In her compelling novel, The Measure of Gold, Sarah Patten examines the link between the mysteries of alchemy and love through a passionate romance that develops at the height of WWII.
In June 1940, Penelope receives a letter from her dear friend Naomie, pleading with Penelope to join her in Paris. Naomie is living with a group of alchemists, and she explains that Penelope, daughter of a renowned scientist, could apprentice with a French scientist. Relenting, Penelope embarks on the strenuous journey from her home in Tennessee to Paris, which is now shrouded in fear and confusion following the German invasion.
The book’s first part covers Penelope’s time with the alchemist group, which is working to defeat the Nazis. In the second, she takes a more daring role, traveling to London to solicit funds for the alchemists, training to join the Resistance, and later working for the movement in a famous Parisian brothel, disguised as a maid.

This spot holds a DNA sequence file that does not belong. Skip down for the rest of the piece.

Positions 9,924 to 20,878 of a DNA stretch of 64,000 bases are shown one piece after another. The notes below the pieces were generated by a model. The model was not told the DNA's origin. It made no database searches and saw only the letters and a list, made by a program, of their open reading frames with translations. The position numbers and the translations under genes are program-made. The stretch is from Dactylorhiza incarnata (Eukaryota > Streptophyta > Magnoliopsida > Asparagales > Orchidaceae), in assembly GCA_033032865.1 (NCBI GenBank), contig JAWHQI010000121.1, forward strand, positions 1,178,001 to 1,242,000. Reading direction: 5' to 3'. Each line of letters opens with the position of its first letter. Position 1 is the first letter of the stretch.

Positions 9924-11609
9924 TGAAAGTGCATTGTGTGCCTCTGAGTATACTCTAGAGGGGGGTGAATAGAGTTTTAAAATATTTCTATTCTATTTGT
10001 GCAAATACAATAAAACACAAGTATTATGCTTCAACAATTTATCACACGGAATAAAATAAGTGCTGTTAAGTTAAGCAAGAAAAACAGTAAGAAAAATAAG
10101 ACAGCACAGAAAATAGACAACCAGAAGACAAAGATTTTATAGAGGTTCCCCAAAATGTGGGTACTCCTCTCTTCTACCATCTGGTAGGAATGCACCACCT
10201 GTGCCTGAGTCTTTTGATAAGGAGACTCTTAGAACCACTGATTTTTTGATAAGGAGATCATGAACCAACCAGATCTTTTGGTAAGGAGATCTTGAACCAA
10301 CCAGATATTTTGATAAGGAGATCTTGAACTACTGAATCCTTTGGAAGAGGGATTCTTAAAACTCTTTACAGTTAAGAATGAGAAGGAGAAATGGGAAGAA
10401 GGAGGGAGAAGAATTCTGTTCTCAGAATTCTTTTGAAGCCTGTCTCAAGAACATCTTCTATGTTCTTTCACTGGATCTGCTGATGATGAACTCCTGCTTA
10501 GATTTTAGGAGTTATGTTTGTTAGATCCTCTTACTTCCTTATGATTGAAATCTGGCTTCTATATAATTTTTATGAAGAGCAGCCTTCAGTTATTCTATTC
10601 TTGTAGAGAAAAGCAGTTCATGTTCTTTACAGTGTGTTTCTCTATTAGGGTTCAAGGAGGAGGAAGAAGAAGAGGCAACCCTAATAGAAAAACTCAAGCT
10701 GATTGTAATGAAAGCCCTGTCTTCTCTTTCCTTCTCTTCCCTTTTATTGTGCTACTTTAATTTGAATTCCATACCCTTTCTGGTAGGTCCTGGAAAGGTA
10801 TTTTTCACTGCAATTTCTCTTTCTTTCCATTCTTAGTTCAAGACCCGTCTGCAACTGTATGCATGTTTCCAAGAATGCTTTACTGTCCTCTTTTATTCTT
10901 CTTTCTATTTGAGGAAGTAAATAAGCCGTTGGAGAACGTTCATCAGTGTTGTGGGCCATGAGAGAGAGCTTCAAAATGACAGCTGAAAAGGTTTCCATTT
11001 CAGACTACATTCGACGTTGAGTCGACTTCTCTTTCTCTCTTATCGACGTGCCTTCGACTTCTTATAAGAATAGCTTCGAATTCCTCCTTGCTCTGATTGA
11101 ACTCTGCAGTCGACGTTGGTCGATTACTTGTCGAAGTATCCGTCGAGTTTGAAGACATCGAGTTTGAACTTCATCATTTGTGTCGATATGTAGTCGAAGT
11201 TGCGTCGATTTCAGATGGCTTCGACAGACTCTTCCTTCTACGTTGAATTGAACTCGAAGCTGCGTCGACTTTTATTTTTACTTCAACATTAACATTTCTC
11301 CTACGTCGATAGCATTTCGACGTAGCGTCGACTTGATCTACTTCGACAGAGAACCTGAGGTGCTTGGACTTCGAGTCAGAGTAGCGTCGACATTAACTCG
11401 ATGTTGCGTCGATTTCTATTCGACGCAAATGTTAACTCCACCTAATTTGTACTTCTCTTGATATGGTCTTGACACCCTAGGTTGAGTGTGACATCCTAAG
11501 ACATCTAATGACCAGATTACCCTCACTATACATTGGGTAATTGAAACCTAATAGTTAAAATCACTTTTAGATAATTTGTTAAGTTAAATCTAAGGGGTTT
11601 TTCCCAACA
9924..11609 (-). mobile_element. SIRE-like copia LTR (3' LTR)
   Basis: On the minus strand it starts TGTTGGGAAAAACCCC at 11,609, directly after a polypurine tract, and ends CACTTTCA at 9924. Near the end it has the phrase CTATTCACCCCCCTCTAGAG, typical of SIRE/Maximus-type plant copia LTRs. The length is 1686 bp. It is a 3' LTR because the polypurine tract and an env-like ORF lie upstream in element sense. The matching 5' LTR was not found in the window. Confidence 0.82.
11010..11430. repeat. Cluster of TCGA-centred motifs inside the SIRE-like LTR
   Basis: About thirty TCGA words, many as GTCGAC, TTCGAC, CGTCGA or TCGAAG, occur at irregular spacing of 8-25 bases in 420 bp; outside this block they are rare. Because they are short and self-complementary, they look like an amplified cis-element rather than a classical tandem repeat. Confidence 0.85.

The novel is filled with suspense. As a spy, Penelope encounters Nazi soldiers who have information on her Resistance group. When the woman running the brothel asks her to dance for the soldiers, she’s gripped with fear, yet has no choice but to comply.
Meanwhile, laws of mathematics and physics are used to explore Penelope’s attraction to Lucien, a fellow alchemist she meets in Paris. While drawn to each other, both are wary of their love, having encountered loss before and fearing the uncertainty of the time.
Patten delivers fascinating, unique characters and emotive scenes that capture the war’s devastation and Penelope’s ongoing struggles. In one passage, for example, Lucien and Penelope hide from German soldiers. When Lucien reveals himself to protect Penelope, the soldiers beat him ruthlessly as Penelope listens from her hiding place. The book’s ending, however, is abrupt and leaves some questions unanswered.
Overall, the novel is appealing for its fascinating details and likable heroine. It also serves as a powerful tribute to the brave women of the French Resistance.